Comparison of STI-related consultations among ethnic groups in the Netherlands: an epidemiologic study using electronic records from general practices

Petra J. Woestenberg, Aloysia A. M. van Oeffelen, Irina Stirbu-Wagner, Birgit H. B. van Benthem, Jan E. A. M. van Bergen, Ingrid V. F. van den Broek

Research output: Contribution to journalArticleAcademicpeer-review

Abstract

Currently, surveillance of sexually transmitted infections (STIs) among ethnic minorities (EM) in the Netherlands is mainly performed using data from STI centers, while the general practitioner (GP) is the most important STI care provider. We determined the frequency of STI-related episodes at the general practice among EM, and compared this with the native Dutch population. Electronic medical records from 15-to 60-year-old patients registered in a general practice network from 2002 to 2011 were linked to the population registry, to obtain (parental) country of birth. Using diagnoses and prescription codes, we investigated the number of STI-related episodes per 100,000 patient years by ethnicity. Logistic regression analyses (crude and adjusted for gender, age, and degree of urbanization) were performed for 2011 to investigate differences between EM and native Dutch. The reporting rate of STI-related episodes increased from 2004 to 2011 among all ethnic groups, and was higher among EM than among native Dutch, except for Turkish EM. After adjustment for gender, age, and degree of urbanization, the reporting rate in 2011 was higher among Surinamese [Odds Ratio (OR) 1.99, 95 % confidence interval (CI) 1.70-2.33], Antillean/Aruban (OR 2.48, 95 % CI 2.04-3.01), and Western EM (OR 1.24, 95 % CI 1.11-1.39) compared with native Dutch, whereas it was lower among Turkish EM (OR 0.48, 95 % CI 0.37-0.61). Women consulted the GP relatively more frequently regarding STIs than men, except for Turkish and Moroccan women. Most EM consult their GP more often for STI care than native Dutch. However, it remains unclear whether this covers the need of EM groups at higher STI risk. As a first point of contact for care, GPs can play an important role in reaching EM for (proactive) STI/HIV testing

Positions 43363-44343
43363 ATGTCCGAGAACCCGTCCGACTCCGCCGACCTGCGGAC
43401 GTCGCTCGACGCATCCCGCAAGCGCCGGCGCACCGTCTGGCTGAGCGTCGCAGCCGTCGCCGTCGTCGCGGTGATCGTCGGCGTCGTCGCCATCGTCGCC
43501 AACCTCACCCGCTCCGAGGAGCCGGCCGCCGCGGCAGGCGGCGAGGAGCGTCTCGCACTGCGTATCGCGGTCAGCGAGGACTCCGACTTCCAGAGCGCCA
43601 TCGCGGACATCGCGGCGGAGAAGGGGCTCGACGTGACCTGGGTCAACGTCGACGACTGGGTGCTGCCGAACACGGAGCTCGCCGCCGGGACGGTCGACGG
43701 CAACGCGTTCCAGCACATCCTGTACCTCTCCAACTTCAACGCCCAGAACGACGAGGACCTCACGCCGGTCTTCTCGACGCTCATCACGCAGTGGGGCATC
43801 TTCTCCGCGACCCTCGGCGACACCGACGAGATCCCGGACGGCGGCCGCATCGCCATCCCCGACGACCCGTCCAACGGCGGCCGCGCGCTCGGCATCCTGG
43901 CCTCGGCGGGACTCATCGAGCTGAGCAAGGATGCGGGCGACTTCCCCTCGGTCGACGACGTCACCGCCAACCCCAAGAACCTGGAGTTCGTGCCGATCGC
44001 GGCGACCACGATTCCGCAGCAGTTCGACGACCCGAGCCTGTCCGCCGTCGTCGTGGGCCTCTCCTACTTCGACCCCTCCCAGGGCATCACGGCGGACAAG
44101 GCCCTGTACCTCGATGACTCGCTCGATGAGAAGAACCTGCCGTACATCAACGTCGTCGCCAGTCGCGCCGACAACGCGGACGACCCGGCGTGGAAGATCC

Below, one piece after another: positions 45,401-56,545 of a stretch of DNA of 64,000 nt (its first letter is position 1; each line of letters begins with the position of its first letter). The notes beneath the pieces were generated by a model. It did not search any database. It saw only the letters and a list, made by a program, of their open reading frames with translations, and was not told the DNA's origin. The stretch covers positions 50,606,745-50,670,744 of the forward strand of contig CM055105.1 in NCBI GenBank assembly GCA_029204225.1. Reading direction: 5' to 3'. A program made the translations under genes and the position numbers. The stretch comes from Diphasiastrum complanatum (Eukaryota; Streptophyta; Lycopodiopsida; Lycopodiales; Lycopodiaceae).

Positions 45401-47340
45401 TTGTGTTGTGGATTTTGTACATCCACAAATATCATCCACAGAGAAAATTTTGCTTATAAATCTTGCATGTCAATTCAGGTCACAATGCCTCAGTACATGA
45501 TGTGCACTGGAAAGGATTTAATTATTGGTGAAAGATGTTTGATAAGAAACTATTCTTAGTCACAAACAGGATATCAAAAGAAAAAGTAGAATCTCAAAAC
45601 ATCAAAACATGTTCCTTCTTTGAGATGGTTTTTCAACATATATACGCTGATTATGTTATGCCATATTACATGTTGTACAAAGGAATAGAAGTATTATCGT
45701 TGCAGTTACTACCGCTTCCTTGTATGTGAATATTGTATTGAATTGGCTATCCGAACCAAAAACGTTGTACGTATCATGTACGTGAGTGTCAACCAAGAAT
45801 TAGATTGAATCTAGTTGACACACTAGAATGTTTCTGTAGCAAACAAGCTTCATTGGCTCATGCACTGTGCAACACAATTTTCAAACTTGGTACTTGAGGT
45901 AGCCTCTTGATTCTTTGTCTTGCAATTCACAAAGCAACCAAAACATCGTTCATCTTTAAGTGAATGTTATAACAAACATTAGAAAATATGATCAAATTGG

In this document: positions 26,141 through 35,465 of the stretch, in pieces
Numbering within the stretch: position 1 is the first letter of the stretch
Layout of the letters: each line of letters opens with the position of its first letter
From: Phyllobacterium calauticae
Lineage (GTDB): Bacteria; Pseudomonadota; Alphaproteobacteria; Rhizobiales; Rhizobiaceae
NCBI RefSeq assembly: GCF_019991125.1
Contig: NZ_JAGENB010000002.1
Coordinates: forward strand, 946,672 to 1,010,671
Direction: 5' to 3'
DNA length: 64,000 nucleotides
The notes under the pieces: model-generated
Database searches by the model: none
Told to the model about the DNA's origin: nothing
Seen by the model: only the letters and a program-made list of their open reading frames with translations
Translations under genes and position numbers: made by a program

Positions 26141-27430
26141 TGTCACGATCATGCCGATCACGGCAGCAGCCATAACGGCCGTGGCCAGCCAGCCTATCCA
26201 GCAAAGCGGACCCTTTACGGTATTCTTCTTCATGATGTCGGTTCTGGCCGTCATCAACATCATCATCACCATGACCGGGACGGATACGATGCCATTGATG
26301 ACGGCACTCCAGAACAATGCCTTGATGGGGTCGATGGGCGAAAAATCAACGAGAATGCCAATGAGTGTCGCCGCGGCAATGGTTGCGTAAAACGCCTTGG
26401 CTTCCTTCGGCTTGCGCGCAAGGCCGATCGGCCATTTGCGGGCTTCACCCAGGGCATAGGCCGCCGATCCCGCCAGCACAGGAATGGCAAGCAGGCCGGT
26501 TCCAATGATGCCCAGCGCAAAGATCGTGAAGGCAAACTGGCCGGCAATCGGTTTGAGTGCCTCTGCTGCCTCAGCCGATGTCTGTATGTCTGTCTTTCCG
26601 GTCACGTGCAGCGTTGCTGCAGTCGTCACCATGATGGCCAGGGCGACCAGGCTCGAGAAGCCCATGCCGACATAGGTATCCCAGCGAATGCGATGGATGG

Original languageEnglish
Pages (from-to)70
JournalBMC family practice
Volume16
Issue number1
DOIs
Publication statusPublished - 2015

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